WASHINGTON (CNN) — Retired Army Lt. Gen. Michael Flynn, President-elect Donald Trump’s preferred choice for National Security Adviser, was running a company that was lobbying on behalf of foreign clients even as he was receiving classified intelligence briefings during the campaign.
The revelation comes as the Trump camp has taken a series steps to curb the involvement of lobbyists in the presidential transition efforts.
Robert Kelley, a former chief counsel to the House National Security Subcommittee and current general counsel and principal at the Flynn Intel Group, filed a lobbying disclosure report with Congress on September 15.
According to the official document, Kelley was working on behalf of Inovo BV, a Dutch firm owned by Turkish businessman, Kamil Ekim Alptekin.
Alptekin told CNN in an email that the firm works to strengthen “the transatlantic relationship and Turkey’s future in that alliance.”
Kelley’s connection to the Flynn Intel Group and Alptekin were first reported in the Daily Caller.
Ranking Member of the House Committee on Oversight and Government Reform Elijah Cummings sent a letter to Trump transition chair Mike Pence expressing concerns over Flynn’s “apparent conflict of interest.”
“President-elect Trump promised during his campaign that he would ‘drain the swamp,’ but his top national security advisor is Lt. Gen. Michael Flynn, whose firm is reportedly being paid to lobby the U.S. Government by a close ally of Turkey’s president,” the Maryland Democrat wrote. “It is unclear how Lt. Gen. Flynn was reportedly allowed into intelligence briefings during the campaign despite these apparent conflicts of interest.”
Trump’s transition responded to questions about the lobbying effort with a statement Friday, saying that Flynn’s career was within his right as a “private citizen.”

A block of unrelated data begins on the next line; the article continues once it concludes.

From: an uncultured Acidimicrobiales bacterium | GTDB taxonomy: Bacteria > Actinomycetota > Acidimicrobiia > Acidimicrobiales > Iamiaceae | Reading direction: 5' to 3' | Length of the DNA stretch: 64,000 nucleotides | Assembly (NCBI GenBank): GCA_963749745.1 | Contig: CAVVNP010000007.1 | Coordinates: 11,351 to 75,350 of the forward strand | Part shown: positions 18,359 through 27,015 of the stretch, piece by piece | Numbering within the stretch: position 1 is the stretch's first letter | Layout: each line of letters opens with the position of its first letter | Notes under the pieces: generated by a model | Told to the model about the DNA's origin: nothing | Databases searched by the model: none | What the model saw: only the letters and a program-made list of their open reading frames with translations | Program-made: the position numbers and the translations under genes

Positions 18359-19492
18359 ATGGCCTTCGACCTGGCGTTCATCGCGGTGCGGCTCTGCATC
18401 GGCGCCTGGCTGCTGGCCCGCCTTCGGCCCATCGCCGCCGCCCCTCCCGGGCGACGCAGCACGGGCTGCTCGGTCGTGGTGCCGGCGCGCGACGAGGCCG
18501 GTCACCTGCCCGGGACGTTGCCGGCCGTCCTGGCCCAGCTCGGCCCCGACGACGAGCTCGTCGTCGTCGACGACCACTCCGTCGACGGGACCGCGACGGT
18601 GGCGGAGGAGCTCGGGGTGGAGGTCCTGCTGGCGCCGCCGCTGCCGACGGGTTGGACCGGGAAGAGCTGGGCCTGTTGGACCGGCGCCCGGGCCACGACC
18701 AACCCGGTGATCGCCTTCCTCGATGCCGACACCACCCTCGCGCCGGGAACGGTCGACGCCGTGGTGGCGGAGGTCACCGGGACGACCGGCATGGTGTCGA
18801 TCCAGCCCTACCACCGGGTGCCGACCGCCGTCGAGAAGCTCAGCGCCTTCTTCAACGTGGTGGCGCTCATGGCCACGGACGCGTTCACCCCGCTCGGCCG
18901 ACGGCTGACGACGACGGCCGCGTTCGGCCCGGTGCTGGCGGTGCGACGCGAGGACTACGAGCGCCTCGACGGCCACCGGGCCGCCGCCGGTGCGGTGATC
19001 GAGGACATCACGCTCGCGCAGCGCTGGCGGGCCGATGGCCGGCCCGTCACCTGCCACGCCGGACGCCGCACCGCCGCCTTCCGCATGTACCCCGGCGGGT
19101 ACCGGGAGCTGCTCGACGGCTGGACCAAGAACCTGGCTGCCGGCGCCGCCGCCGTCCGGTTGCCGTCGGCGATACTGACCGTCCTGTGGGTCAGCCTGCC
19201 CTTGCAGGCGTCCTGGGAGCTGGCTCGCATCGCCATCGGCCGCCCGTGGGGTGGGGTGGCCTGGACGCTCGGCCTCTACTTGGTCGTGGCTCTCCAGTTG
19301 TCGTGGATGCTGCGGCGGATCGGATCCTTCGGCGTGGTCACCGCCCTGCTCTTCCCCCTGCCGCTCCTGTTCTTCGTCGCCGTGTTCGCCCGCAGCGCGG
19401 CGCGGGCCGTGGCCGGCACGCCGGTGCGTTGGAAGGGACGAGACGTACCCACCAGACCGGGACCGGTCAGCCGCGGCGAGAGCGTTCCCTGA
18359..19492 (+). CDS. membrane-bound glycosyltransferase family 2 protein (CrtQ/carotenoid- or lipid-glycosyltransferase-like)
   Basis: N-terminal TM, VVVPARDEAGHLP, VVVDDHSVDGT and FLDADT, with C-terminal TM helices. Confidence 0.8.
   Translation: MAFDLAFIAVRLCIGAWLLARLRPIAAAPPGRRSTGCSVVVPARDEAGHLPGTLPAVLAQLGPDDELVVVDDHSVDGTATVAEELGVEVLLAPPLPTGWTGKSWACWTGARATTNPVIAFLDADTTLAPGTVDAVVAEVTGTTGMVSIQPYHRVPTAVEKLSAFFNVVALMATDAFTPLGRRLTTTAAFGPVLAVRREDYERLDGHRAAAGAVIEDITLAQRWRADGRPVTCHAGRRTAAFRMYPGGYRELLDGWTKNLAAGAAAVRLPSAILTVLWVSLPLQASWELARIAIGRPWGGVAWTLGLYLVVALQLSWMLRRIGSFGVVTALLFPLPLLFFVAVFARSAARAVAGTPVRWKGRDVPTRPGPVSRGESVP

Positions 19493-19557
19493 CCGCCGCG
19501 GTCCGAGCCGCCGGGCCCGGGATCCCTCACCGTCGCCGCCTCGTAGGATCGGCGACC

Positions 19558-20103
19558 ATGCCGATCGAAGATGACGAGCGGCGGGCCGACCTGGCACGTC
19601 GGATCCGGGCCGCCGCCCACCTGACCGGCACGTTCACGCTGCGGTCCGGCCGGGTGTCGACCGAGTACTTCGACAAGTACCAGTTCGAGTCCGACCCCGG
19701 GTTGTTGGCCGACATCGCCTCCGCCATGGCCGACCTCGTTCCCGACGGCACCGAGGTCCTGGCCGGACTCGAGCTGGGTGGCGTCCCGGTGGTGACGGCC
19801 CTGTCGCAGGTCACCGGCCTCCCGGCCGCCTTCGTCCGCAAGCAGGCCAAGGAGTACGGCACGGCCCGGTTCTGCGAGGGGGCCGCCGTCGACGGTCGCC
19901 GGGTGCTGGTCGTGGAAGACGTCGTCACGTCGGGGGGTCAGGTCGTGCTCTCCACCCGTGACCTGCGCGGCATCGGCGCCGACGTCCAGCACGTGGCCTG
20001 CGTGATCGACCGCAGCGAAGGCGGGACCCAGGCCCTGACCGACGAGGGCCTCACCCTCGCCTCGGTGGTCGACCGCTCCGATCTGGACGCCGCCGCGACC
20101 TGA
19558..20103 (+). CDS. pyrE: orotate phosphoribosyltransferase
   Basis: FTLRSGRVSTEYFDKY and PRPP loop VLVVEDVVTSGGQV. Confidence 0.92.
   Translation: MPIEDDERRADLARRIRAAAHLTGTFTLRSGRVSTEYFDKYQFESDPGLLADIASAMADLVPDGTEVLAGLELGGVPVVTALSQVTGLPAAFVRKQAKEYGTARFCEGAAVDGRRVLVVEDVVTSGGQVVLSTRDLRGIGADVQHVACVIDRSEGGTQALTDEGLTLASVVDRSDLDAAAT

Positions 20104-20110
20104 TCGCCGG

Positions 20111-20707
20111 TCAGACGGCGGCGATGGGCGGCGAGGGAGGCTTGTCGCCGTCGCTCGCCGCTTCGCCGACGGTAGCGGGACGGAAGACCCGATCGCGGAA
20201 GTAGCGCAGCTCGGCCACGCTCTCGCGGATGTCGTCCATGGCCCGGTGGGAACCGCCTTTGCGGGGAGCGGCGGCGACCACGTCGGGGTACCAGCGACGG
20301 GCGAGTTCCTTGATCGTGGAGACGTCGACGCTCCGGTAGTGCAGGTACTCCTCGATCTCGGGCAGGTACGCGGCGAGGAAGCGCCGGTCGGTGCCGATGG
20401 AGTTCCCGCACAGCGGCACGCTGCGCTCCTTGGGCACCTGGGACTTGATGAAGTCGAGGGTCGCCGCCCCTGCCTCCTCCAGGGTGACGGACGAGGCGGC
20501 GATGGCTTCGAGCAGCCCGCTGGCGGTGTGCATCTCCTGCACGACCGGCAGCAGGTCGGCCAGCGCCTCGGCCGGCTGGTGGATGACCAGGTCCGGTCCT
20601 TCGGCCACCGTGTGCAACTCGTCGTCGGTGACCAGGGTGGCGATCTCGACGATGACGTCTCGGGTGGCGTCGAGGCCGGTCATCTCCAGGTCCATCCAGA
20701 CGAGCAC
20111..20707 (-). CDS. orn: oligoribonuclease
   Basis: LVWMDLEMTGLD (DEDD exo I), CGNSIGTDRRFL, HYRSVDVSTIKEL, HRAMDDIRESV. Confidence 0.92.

“After devoting his life to serving his country, Lt. Gen. Michael Flynn became a private citizen and opened a private consulting business to advise companies on various issues. Gen. Flynn has said that he will sever ties to his consulting firm if he ever returned to government service and that is what he will do in the Trump Administration.”
Alptekin is the chair of the Turkish-American Business Council and helped organize Turkish President Recep Erdogan’s 2015 visit to Washington.
But while Alptekin acknowledged having a commercial relationship with the Flynn Intel Group, he told CNN that Flynn himself “does not work on my contract.”
He also adamantly denied any connection to the Turkish government.
“Neither Inovo, any of my other companies or my person are affiliated to the Turkish government in any form whatsoever,” he said.
He added that his company’s contract with Flynn’s company “is not about representing the position of the Government of Turkey”
However, the fact that Flynn was overseeing a company that was lobbying on behalf of foreign clients at the same time he was attending classified briefings alongside Trump seems to complicate the transition, especially given Trump’s stated goal of “draining the swamp” in Washington.
Flynn, who as America’s top military intelligence officer was already privy to volumes of classified material, is obligated to not share that information with any outside entity.